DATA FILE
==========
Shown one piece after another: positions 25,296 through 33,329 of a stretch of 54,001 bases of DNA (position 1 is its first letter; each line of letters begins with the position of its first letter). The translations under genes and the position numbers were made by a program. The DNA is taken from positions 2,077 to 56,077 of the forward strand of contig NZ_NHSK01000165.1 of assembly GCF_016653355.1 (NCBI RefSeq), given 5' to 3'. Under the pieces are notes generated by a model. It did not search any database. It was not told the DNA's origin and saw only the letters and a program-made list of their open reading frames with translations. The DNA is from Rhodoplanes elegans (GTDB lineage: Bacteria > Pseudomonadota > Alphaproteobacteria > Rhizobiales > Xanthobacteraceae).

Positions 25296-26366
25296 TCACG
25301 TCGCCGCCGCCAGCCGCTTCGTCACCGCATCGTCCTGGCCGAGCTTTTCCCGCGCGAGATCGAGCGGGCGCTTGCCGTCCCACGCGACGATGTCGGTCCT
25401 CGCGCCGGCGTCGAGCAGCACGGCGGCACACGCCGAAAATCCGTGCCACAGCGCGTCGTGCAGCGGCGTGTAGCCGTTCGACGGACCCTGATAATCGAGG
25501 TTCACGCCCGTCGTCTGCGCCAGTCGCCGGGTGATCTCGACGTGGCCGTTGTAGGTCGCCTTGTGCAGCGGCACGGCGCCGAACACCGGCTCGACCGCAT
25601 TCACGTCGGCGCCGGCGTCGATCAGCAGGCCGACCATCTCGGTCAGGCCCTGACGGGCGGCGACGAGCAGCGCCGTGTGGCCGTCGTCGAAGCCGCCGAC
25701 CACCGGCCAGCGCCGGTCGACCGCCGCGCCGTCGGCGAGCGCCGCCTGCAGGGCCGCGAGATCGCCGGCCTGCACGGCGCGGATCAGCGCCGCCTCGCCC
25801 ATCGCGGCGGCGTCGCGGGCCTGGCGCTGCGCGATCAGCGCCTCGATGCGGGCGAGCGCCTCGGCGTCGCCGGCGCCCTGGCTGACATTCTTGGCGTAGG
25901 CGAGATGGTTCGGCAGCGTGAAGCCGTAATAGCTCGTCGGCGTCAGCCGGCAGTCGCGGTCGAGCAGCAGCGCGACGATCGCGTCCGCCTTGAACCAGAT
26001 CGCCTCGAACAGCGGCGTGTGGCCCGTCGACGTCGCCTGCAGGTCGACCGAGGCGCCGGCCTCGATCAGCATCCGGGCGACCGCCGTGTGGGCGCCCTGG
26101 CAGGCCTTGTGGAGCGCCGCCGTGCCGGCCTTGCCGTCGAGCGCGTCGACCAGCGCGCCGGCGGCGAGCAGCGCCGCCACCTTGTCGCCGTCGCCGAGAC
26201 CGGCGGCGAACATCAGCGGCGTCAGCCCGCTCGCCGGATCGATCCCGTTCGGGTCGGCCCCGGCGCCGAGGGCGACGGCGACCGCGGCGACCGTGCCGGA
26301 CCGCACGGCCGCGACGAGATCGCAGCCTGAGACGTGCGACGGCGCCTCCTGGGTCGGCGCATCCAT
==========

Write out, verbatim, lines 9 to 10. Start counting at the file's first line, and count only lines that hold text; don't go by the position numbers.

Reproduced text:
25801 ATCGCGGCGGCGTCGCGGGCCTGGCGCTGCGCGATCAGCGCCTCGATGCGGGCGAGCGCCTCGGCGTCGCCGGCGCCCTGGCTGACATTCTTGGCGTAGG
25901 CGAGATGGTTCGGCAGCGTGAAGCCGTAATAGCTCGTCGGCGTCAGCCGGCAGTCGCGGTCGAGCAGCAGCGCGACGATCGCGTCCGCCTTGAACCAGAT